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10 Photography Mistakes Beginners Make

How to fix these common photo errors
Photo of beginner photography mistakes

If you’re just starting out in photography, you’re bound to make a few mistakes. What’s critical though is to learn from those errors and that’s the goal of Parker Walbeck‘s tutorial below where he discusses ten photography mistakes beginners make and how to fix them.

In the video below, Walbeck teams up with pro photographer Nate Taylor to explain these common problems and show you how to do things the right way.

Mistake #1: Focusing Too Much on the Gear

“Yes, we do use nice equipment and yes, it does make a difference,” Taylor says. “But the biggest reason we put this as number one is because people get so hung up on the gear and don’t get out and create with the gear they have.”

Mistake #2: Wrong Camera Settings

“This mistake is probably the most obvious because it’s one of the fundamental parts of photography,” Walbeck explains. “So first let’s talk about mistakes that happen with shooting modes. More often than not we see photographers shooting in automatic. Shooting in Auto is not the mistake. It’s when the photographer hasn’t tried any other mode because they’re too afraid to try.”

Mistake #3: Bad Composition

“Knowing how to properly compose an image will instantly up your photo game,” Taylor adds. “As beginners, we tend not to fill the frame with the subject. Instead, we include too much background, foreground, other people and objects.”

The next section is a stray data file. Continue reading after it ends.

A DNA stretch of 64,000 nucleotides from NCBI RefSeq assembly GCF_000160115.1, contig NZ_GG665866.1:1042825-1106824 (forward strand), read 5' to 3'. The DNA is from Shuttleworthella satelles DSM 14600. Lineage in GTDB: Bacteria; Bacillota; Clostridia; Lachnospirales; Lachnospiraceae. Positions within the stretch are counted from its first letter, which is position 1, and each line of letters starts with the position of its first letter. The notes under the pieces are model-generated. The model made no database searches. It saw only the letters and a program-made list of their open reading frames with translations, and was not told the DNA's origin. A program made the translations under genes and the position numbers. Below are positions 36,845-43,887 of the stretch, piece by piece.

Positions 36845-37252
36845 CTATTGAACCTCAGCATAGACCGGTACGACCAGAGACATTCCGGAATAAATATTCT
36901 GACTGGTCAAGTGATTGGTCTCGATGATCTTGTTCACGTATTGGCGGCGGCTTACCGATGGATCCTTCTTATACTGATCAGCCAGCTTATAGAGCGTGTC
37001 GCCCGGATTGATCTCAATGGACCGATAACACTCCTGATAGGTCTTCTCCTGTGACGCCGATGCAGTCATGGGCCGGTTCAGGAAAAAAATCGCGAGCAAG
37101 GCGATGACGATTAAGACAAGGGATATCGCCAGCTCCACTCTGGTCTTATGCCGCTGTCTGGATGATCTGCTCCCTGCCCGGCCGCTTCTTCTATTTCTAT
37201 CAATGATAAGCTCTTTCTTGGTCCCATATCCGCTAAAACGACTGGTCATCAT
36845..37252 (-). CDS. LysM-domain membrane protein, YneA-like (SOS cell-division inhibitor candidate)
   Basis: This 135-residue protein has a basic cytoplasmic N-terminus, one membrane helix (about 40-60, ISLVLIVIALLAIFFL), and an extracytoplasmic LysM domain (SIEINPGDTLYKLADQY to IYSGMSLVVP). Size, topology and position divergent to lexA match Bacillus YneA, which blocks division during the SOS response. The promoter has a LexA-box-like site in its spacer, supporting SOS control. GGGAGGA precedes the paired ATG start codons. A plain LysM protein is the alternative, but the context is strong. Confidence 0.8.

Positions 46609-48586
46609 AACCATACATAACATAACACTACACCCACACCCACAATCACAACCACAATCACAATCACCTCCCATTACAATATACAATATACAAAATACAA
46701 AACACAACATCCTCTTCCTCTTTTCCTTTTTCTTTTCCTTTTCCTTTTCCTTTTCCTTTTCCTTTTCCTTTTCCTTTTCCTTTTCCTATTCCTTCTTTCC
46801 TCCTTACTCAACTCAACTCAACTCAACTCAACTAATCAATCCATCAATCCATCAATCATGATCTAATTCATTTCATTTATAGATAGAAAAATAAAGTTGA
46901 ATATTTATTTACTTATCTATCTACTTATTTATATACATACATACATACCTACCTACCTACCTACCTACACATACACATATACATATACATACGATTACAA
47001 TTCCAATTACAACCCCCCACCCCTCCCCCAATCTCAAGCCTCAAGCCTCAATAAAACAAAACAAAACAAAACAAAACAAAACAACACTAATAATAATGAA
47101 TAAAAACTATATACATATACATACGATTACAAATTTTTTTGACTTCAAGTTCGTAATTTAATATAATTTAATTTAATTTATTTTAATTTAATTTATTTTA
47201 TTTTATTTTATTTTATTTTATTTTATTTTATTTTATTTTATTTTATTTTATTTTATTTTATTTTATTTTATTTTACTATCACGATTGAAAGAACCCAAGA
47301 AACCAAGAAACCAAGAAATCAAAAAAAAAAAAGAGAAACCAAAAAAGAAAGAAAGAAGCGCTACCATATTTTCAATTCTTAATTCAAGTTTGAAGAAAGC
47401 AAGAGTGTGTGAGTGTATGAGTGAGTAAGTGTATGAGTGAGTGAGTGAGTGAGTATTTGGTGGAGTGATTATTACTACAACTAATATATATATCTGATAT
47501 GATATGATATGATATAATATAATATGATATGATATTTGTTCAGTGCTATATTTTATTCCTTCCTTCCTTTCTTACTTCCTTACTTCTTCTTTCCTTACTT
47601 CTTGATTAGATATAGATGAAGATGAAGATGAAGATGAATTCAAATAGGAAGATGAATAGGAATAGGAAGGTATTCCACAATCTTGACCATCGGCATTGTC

Mistake #4:  Bad Lighting

“One of the biggest things that separates a professional photographer from a beginner is their ability to use and shape light,” Walbeck notes. “When beginners first start out, they have no idea how to work with light or where to place their subject to have nice flattering light come across their face.”

Mistake #5: Soft Focus

“Everything can be great about your photo but if it’s out of focus, it will be unusable,” Taylor says. “To help you nail focus, I’m going to share with you three tips to counter the mistakes I see when focus is missed: Servo vs One Shot, Shaky Frame, and Back Button Focus.”

Mistake #6: Lack of Movement or Action

“Too often I see beginners go out to take pictures of their dog but all they capture is the dog sleeping and are proud of those pictures,” Taylor says. “I’m not saying taking pictures of their dog is wrong but if they want to go out during golden hour to play fetch and capture that dog running back with the ball, that image will be far better.”

Mistake #7: Using the Wrong Lens

“What makes this mistake obvious is when a wide-angle lens is used on a close-up of the human face,” Walbeck explains. “For close-ups of the face, you want to be between about 70 and 100 millimeters.”

Mistake #8: Bad Posing

“We have all seen those pictures where the couple look like they’re in pain and don’t want to be having their picture taken,” Taylor notes. “When you’re looking for inspiration and see a portrait that captures candid expressions and authentic moods, you’re tempted to recreate that look. Instead of recreating a pose, try to direct them to do things that will naturally and organically create that emotion you are looking for.”

Mistake #9: Over Editing

“When just starting out we like to have a little too much fun in the editing room and we take images way too far,” Taylor states. “We like to call this the overzealous processor.”

Mistake #10: Not Enough Reps

“You need to spend a larger amount of time creating than you do consuming,” Walbeck concludes. “If you want to escape beginner status, you have to put in thousands of reps of practice. The only way to improve is to constantly be shooting and learning from your mistakes.”

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